The left parties remain marginal, unable to offer an alternative to the PA and lacking any traction with the rural or urban poor or people in the crowded refugee camps They are compromised by their involvement in the PA and the Olso process, which has only brought more settlements. In the 2006 elections the Popular Front gained 4% of the vote, the Democratic Front gained one seat, running in an Alternative front, with the Palestine People’s Party (formerly the Palestinian Communist Party). The Mubadara, or national initiative, formed in 2002 by left leaders Mustafa Barghouthi and Haidar Abdel-Shafi, gained only 2.7%.

The left parties retain their mass service organisations for agriculture, health, youth and women, in both Gaza and the West Bank. The Palestine General Federation of Trade Unions (PGFTU), formed in 1994 out of the merger of the previously external Fateh workers’ front and Fateh, PFLP, Democratic Front and Communist unions, with thirteen affiliate unions in the Palestinian private sector, is surviving with extensive funding from Norway and other European unions, through the International Trade Union Confederation, which makes support conditional on pretending there can still be some peace rhetoric with Israel’s Histadrut which never criticizes its government for the occupation or for bombing or besieging Gaza. Like the PA, PGFTU leader Shaher Sa’ed calls for a boycott of settlement products, but hesitates, in deference to his funders, in calling for boycott, divestment and sanctions (BDS) on Israel. With few workers crossing the Wall into settlements and Israel for day work, very high unemployment rates, and most Palestinians working in family businesses, farming, NGO or informal sectors, PGFTU faces serious constraints. The new Federation of Independent Unions, and the unions of the public sector workers, provide an alternative, one which is generally more able to campaign against the PA and clearly all for BDS against Israel.

The vast scale of the expansion of illegal Israeli settlements, in and around Jerusalem, in the Jordan Valley, and in on the hilltops of the West Bank, and the USA veto in the UN Security Council on a resolution opposing settlements on 18 February, at a time when USA-allied regimes across the region are under popular attack, poses a crisis for the only remaining negotiation strategy of the PA. On news of the veto, a hundred or so youth seized the opportunity of newly re-won freedom to protest in Ramallah, but the demonstrators were soon swamped with Fateh loyalists carrying pictures of President Abbas, and PM Fayyad issued a tweet saying it was not the right time for the UN motion.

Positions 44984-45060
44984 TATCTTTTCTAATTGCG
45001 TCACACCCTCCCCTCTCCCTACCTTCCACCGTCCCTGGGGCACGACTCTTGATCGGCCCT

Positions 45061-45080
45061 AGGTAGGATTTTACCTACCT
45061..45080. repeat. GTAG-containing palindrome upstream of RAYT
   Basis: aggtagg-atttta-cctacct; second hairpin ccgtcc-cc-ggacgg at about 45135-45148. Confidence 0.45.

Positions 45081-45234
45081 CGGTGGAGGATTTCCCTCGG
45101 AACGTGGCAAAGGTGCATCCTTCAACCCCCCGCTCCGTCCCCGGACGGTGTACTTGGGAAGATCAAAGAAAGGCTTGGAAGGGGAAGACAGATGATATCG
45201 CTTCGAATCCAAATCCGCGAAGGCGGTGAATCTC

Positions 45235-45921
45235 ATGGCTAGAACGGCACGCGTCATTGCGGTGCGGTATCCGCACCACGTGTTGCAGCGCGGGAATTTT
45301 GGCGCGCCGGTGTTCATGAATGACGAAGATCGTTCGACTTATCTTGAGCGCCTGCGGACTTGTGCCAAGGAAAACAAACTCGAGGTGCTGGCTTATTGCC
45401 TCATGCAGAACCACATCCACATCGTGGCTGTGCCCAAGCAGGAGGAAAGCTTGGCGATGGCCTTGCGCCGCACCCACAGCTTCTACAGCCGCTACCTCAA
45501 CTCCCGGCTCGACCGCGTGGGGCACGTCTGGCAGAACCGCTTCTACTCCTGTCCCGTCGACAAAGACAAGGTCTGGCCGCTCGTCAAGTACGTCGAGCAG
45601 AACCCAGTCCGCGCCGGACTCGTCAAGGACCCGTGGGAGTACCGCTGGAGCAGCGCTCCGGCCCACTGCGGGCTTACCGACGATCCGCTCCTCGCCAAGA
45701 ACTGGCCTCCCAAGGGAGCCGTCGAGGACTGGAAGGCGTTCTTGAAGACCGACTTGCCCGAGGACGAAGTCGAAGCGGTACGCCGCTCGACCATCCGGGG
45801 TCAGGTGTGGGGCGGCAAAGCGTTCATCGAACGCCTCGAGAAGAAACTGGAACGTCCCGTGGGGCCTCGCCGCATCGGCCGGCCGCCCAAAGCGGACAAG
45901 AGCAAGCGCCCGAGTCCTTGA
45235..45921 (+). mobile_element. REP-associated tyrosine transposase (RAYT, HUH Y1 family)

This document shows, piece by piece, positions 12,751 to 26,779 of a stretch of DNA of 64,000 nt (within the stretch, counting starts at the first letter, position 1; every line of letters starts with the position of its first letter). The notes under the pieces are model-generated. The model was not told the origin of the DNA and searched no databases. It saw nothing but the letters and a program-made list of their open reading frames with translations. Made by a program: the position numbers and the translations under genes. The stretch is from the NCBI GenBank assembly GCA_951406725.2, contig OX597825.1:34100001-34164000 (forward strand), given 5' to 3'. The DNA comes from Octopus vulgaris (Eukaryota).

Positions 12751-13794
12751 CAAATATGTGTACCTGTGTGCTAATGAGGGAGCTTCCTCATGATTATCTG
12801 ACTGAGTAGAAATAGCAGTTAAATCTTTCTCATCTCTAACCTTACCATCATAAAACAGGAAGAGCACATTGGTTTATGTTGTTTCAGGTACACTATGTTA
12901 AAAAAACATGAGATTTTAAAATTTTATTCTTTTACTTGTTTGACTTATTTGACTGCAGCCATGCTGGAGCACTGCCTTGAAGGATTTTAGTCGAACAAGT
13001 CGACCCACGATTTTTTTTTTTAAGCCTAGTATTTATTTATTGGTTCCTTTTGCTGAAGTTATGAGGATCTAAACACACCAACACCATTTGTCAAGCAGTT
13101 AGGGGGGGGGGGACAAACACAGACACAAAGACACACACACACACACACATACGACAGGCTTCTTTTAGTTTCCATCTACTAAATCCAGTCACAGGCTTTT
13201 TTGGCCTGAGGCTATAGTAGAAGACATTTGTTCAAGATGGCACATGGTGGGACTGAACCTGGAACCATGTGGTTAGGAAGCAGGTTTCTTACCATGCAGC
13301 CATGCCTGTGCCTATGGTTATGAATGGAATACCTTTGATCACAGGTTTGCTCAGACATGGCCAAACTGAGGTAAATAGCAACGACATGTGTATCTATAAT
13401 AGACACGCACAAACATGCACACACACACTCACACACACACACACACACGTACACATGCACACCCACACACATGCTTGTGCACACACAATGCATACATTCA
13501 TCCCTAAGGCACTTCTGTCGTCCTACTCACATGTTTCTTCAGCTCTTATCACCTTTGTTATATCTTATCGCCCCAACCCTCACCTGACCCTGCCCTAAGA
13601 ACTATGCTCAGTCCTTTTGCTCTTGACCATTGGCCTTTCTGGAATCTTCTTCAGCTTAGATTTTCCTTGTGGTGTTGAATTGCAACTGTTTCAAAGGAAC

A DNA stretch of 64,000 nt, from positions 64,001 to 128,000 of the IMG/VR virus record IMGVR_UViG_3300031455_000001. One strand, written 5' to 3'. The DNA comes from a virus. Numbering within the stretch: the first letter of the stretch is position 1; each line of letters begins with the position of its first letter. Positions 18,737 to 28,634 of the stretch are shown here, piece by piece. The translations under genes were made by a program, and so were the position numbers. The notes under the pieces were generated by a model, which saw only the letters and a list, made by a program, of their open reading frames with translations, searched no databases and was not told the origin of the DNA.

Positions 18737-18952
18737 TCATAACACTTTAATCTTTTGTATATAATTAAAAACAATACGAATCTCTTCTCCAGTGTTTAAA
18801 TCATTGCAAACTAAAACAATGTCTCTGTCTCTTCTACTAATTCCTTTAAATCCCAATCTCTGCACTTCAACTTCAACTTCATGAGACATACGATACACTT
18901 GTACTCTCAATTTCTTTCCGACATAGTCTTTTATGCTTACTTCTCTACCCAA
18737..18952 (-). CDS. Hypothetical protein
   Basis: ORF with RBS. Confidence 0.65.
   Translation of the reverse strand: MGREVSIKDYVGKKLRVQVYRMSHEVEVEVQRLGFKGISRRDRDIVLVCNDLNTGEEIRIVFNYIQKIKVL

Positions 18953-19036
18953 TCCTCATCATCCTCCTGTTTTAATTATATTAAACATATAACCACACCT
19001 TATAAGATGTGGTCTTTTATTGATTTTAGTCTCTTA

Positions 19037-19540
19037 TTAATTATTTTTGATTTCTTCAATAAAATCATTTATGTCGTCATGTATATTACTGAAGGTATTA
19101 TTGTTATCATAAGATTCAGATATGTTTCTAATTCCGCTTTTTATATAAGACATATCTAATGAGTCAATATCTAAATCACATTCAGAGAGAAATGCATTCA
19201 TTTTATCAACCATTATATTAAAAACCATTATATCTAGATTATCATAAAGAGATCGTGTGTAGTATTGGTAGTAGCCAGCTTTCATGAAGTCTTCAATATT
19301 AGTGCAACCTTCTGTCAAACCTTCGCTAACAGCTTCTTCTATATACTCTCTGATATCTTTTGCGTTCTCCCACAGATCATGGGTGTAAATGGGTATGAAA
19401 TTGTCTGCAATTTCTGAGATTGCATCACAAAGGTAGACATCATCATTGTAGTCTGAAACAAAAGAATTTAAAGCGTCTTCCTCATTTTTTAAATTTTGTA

As in past years, Abbas has called for municipal and then Legislative Council elections in September, but the conditions for free and fair elections, such as in 2006, no longer exist for the 4 million people in the PA or Hamas administered enclaves, nor in Israeli-annexed East Jerusalem. Hamas says there can be no new elections without national political unity, and points to the need to reforge an inclusive PLO as a legitimate national leadership, presumably with elections that enfranchise Palestinians inside Israel, in the Occupied Territories, and in the refugee camps in neighbouring countries for a new Palestinian National Council, which hasn’t met in anyone’s memory.

In as much as the Oslo process and “two-state” solution has reached its natural dead end with a Bantustan led by a discredited Quisling clique in Ramallah, and there is a paradigm-shift towards a global boycott campaign against Israeli Apartheid, and for an egalitarian bi-national state, many see an ideological leadership shift towards Palestinians within the 1948 borders, especially the left secular nationalist Tajamu/Balad, and its now-exiled leader Azmi Bishara. This shift is underlined by the changing demographics, with 5.8 million Jewish Israelis no longer constituting a majority of people under Israel’s control between the Jordan River and the Sea.

In the context of solidarity actions with the pan-Arab or pan-Middle East democratic intifada, international grassroots and trade union efforts for boycott, disinvestment and sanctions against Israel as called for by Palestinian civil society, need to be reinforced. With people-power putting the fear of death into the tyrants from Rabat to Teheran, and the decades-long pax Americana in tatters as long-invested allies fall, Palestine remains the fault-line between the Arab masses and colonialism.

Gaza February 19th , 2011